The median home price in California has eclipsed the $ 800,000. State tenants are among the most expensive in the country. Every night, more than 100,000 residents sleep outside or in their cars. A crisis, a catastrophe, the religion of sorrow, a disgrace – whatever journalists and politicians name, people all over the state, including all the top gubernatorial candidates in the recall vote this week , agree that the situation is untenable.
The question is what, if anything, the governor can do about it. This is something Governor Gavin Newsom has spent the past three years talking about. And now that he has won a decisive victory in the recall election, which cost nearly $ 300 million and captured the attention of the state and governor for several months, Mr Newsom is once again looking to issues like housing.
In many ways, the response is different from what it was when he took office in 2019.
Right now, the focus is on Senate Bill 9, which would allow duplexes in neighborhoods across the state and is among the hundreds of unsigned bills that have accumulated on the office of the Mr. Newsom during the recall campaign. But even if Mr Newsom signs it, which he is largely expected to do in the coming days, his housing legacy will likely be less a matter of laws passed under his watch and more of his administration’s ability to enforce them. This is because the executive has gained much more power over state housing policy than it had a few years ago, after years of state frustration with the difficulty of housing. local governments to build housing in California.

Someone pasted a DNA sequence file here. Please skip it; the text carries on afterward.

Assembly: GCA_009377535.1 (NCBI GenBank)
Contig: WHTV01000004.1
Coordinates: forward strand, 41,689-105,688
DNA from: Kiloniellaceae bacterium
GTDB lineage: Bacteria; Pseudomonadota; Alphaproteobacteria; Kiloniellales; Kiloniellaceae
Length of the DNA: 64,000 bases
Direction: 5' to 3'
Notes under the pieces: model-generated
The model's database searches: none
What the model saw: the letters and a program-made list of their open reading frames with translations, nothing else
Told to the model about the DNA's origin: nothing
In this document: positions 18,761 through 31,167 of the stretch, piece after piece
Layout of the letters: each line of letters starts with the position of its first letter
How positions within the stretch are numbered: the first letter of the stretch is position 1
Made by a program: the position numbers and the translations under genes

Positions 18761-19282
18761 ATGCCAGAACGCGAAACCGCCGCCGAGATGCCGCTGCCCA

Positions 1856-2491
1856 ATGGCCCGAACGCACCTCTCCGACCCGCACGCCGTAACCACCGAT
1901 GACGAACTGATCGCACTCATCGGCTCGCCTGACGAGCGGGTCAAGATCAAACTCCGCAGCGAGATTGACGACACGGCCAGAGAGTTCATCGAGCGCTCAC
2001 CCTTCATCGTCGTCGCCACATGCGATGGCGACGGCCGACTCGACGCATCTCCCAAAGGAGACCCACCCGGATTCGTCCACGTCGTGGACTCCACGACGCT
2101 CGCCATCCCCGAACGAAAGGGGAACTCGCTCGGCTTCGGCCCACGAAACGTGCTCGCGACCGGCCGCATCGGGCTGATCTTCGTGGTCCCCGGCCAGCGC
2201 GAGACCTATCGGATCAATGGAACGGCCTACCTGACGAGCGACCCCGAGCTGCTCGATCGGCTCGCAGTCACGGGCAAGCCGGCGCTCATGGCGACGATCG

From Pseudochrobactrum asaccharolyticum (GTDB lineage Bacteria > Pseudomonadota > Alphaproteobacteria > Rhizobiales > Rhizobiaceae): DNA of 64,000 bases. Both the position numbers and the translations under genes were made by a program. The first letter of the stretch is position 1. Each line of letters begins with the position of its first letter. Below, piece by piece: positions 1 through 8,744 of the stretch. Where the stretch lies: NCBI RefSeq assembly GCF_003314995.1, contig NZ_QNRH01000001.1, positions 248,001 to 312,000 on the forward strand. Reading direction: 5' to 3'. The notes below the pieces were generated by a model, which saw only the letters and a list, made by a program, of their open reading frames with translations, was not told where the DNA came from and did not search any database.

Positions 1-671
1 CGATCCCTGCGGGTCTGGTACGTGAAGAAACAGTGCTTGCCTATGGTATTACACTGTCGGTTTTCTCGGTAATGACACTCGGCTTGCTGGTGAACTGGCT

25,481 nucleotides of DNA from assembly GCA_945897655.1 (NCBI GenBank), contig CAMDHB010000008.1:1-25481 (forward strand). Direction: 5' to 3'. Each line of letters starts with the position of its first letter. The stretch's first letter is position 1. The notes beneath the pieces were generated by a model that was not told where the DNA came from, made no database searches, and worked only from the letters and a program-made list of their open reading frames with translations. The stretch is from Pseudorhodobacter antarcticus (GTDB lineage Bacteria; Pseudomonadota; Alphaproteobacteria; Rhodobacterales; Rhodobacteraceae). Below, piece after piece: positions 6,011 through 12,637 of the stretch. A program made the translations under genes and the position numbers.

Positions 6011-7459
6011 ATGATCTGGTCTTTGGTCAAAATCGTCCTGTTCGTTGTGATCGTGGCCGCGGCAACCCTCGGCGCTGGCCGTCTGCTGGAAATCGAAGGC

Mr Newsom’s administration has come to take on that role, taking steps such as suing cities for not building enough to keep up with population growth and creating a team to make sure cities approve new housing. The moves are part of a nationwide shift in power – from city councils to state houses – in the annual $ 1 trillion residential construction market.
“Housing used to be managed by local planning departments and the governors in California didn’t really pay attention to it,” said Ben Metcalf, executive director of the Terner Center for Housing Innovation at the University of California at Berkeley. “This has changed.”
Mr Newsom, a Democrat, attempted to overcome the pandemic emergency by extending the moratorium on state evictions even as the federal moratorium expired, and pouring money from the budget surplus to state and various coronavirus relief programs in funding and homeless programs as an effort to turn hotels into supportive housing.
But California remains one of the most difficult places in America to build housing, causing an imbalance between supply and demand. It’s the vanguard of a nationwide problem that is depriving middle-income families of home ownership and where one in four renter households pays more than half of their income before rent taxes.
Planners, economists and both political parties have long called on states to use their power to alleviate the housing shortage by breaking local deadlocks. They point out that suburban governments have little incentive to solve the problem since they are accountable to homeowners who prefer prices to only go up. This conundrum has annoyed future housing reformers since at least the 1970s and emerged during California’s recall campaign in Republican debates, where candidates have talked a lot about adding more housing but avoided discussions about the place where this accommodation would go.
These often contradictory comments were a perfect synthesis of the mood of Californians: They are universally unhappy with the cost of living in the state and the tent cities that have sprung up along highways, in parks, and on beaches. But the owners remain fiercely protective of their power to say what is being built near them. Kevin Faulconer, former San Diego mayor and Republican recall candidate, almost fled his own pro-density policies in California’s second-largest city, saying, “When we see some of these Legislation that wants to eliminate single-family zoning in California is wrong.